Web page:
A class action lawsuit has been filed against Uber, claiming that the company hasn’t done enough to inform the public about alleged harassment and assault by drivers.
The legal complaint, filed by Wigdor LLP on behalf of two plaintiffs, alleges that “thousands of female passengers have endured unlawful conduct by their Uber drivers including rape, sexual assault, physical violence and gender-motivated harassment.”
The document suggests that Uber has taken shortcuts in its driver screening. “Uber has done everything possible to continue using low-cost, woefully inadequate background checks on drivers and has failed to monitor drivers for any violent or inappropriate conduct after they are hired.”
Jeanne M. Christensen, partner at Wigdor LLP, sent us the following statement about the claims:
As alleged in the complaint filed today against Uber, the Company must come forward with information about how many reports it has received about rapes, sexual assaults and gender-motivated harassment to allow consumers to assess whether Uber really does provide safe rides, especially to women. Uber must make drastic changes to prevent another female rider from harm. As alleged, the recent #MeToo campaign has exposed the heinous acts that female riders have been forced to endure during Uber rides. It is time for Uber to “Do the right thing. Period.”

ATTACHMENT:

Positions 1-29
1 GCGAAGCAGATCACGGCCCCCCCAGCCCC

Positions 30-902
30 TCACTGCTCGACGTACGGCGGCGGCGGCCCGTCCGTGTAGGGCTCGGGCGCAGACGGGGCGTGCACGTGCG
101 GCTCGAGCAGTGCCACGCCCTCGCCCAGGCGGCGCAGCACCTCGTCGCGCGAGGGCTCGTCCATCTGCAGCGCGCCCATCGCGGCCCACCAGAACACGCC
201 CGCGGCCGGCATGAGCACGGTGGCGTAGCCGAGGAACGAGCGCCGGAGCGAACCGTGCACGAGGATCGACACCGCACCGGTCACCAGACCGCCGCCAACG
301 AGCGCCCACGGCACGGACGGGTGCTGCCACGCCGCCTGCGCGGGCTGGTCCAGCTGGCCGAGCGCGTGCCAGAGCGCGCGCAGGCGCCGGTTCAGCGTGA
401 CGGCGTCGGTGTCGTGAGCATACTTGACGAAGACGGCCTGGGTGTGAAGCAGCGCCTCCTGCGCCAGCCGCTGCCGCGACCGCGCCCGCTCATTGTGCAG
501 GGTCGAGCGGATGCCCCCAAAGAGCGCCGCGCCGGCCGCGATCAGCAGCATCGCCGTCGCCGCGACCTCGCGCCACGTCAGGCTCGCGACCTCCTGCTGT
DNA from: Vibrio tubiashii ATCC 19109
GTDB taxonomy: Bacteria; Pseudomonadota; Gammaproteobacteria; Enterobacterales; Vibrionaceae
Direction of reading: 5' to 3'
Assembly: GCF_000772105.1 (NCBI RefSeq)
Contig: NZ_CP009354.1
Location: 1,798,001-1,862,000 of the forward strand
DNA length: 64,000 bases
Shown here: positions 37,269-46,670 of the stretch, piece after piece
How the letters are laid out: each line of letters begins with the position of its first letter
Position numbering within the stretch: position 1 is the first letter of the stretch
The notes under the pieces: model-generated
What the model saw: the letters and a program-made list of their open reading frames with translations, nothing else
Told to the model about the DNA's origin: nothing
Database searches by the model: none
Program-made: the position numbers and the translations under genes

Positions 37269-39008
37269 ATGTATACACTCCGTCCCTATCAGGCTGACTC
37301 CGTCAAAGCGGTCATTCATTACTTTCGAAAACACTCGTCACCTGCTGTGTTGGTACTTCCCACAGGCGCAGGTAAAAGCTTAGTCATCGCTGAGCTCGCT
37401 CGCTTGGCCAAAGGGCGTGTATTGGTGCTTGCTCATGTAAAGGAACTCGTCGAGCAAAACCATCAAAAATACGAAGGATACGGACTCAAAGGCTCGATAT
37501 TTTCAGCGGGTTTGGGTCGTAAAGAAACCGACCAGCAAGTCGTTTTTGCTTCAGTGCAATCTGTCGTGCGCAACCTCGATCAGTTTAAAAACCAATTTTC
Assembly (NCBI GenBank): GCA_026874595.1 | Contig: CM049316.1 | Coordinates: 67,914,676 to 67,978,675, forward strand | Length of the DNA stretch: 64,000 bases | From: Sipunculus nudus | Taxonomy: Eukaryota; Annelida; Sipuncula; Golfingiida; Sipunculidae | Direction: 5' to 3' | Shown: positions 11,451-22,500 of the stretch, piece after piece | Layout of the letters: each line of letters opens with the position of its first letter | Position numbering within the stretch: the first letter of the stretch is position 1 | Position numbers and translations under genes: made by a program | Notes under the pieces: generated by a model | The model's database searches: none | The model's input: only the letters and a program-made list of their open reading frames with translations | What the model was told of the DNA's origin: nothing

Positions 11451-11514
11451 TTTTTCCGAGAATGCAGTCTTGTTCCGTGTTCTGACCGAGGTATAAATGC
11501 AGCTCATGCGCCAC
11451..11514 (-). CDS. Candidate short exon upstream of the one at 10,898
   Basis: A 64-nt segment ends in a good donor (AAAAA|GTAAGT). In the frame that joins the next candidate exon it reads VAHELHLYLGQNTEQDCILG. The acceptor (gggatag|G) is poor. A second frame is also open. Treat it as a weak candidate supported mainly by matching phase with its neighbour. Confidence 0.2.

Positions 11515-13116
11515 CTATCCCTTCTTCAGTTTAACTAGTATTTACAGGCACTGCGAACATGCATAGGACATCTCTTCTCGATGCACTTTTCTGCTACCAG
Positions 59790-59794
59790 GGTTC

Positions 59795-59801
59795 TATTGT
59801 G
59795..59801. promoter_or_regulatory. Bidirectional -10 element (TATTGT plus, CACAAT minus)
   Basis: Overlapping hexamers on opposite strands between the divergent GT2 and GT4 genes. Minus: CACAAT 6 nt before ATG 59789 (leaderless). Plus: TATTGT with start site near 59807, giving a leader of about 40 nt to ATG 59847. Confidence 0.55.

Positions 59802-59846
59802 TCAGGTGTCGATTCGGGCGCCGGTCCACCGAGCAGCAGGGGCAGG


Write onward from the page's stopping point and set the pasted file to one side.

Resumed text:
The lawsuit claims that by labeling itself as a “technology” company instead of a “transportation” company, Uber has been able to avoid costlier background checks.
A spokesperson for Uber responded to the lawsuit, telling us, “Uber received this complaint today and we are in the process of reviewing it. These allegations are important to us and we take them very seriously.”
We’ve embedded the legal complaint below.
Earlier this year, a woman who claimed she was raped by an Uber driver in India sued the company. That lawsuit alleged that Uber mishandled the incident and that company executives improperly accessed her medical records because it doubted her account of the incident.
Uber employs two million drivers worldwide, so it’s statistically probable that some of them will go on to commit crimes. But the severity of the above incidents have caused some people to question whether Uber is doing enough to screen its drivers.
Uber asks its passengers to rate its drivers on a five-point scale; some say it could be doing more to encourage riders to report more detailed concerns. It’s unclear whether Uber received complaints specific to these drivers.
It’s been a tumultuous year for the ridesharing company. The fast-growing business has faced a series of problems related to its public image.
After legal situations and questions about its company culture, co-founder and CEO Travis Kalanick was pressured to step down in June.
The former Expedia CEO, Dara Khosrowshahi, took the helm in August.